What I Learned From a Vegetable Share

A couple of months ago we signed up for a vegetable share. It wasn’t the first time I’ve done a CSA type arrangement, but it’s been awhile. We paid a fairly large sum, up front, to get a large bag of seasonal, locally grown organic produce each week.

There are a few things I’ve enjoyed about the vegetable share, and a few things I haven’t.

I like supporting local farmers.

That’s a definite plus. In addition to some of the food grown by the farmer we trade with on a weekly basis, there were items from other local farms.


I liked that we ate more of a few vegetables that I don’t normally buy. Radishes, for example. I probably haven’t eaten a radish since I was a child. (I had to ask my mom what to do with them!) We also got lots of beet greens and several other types of greens. While we do eat plenty of collards and turnip greens, we’ve definitely eaten them more frequently these past two months.

I like having fresh herbs (cheap).

Fresh herbs make everything from a simple, quick omelet to soup amazingly delicious. I’ll definitely be buying more fresh herbs from now on.

What didn’t I enjoy about our vegetable share? That not having control over what was in the bag translated into more food waste.

One of the things the vegetable share has taught me is that in order to avoid wasting food, you need to be realistic.

I need to buy what my family will actually eat – and what I enjoy cooking!

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My family eats plenty of fruits and veggies – but they’re more likely to be potatoes, carrots, leeks, onions, cabbage, broccoli, peas, green beans and sweet potatoes. Less likely, vegetables such as radishes, beet greens and salad lettuces.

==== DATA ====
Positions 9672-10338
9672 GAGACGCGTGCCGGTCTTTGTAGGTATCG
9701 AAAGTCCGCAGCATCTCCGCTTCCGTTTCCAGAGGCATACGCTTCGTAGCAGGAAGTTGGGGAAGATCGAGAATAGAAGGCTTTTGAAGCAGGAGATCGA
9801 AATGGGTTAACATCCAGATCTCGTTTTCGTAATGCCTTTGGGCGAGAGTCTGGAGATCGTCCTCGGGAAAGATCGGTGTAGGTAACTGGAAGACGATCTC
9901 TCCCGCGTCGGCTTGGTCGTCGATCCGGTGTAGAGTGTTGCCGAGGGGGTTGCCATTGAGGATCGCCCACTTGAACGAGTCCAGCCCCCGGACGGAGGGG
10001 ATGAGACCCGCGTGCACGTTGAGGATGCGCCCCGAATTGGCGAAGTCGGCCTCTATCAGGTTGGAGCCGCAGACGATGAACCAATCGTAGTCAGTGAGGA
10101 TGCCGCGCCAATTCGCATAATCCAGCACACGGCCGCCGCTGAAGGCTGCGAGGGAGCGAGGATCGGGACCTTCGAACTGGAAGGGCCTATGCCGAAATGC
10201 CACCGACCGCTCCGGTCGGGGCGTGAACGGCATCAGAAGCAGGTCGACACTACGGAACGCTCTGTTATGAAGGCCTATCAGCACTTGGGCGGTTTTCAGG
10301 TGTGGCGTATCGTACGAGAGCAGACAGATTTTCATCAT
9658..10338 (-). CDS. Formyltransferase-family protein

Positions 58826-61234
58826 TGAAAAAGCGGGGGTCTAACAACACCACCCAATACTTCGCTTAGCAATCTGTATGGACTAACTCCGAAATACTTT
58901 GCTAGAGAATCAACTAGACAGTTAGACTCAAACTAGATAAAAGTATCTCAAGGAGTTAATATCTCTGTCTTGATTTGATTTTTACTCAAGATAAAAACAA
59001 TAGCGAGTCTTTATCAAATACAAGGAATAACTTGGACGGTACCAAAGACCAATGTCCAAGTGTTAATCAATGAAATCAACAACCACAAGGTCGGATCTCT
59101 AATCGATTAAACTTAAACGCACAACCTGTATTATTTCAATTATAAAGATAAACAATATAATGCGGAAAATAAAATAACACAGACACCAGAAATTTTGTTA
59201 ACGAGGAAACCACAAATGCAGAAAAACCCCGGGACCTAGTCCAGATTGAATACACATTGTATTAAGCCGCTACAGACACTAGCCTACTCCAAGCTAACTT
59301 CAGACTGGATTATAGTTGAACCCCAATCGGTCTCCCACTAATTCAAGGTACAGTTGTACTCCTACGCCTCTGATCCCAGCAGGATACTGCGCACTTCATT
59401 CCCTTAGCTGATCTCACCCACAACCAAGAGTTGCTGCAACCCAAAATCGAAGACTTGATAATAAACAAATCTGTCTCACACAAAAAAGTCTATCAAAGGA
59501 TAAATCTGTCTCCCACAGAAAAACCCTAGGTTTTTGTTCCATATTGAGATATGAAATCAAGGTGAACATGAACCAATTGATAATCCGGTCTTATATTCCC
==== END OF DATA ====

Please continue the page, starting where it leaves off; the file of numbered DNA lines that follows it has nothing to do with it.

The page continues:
And with the exception of the middle of summer when it’s too hot to eat much else, we really aren’t “salad people”. I’m ashamed to say how much romaine got tossed from the vegetable share. We prefer our veggies cooked, with a nice side of butter!

And I don’t feel bad about this.

Raw vegetables aren’t as healthy as the mainstream “experts” would have you believe. Raw veggies are harder to digest and the body has a more difficult time extracting their nutrients than cooked. Especially when you have several little ones at the table (babies, toddlers and others without a full mouth of teeth or a penchant for extended chewing). Raw veggies tend to come through the diaper, whole.

We aren’t cows, and we aren’t equipped to digest greens all that well unless they’re cooked (with fat, and maybe the addition of a little vinegar too).

Will I do a vegetable share again?

Hmm, likely. Although this time, I’ll do more research ahead of time to find out what kinds of things are likely to be included. The farmer we buy from has pictures of the spring, summer and fall produce boxes posted to his Facebook page… and I didn’t take time to look at those selections. If I had, I probably have found that the summer and fall selections are more likely to contain my family’s favorites.

READ  Cook. all. the. things!

Have you ever done a CSA? What were your thoughts?

About Carrie

Happy wife, homeschooling mom of many, autodidact, best-selling Amazon author, blogger, head chef and barefoot walker. Residing just outside Atlanta, usually found reading a book while sipping a hot beverage.

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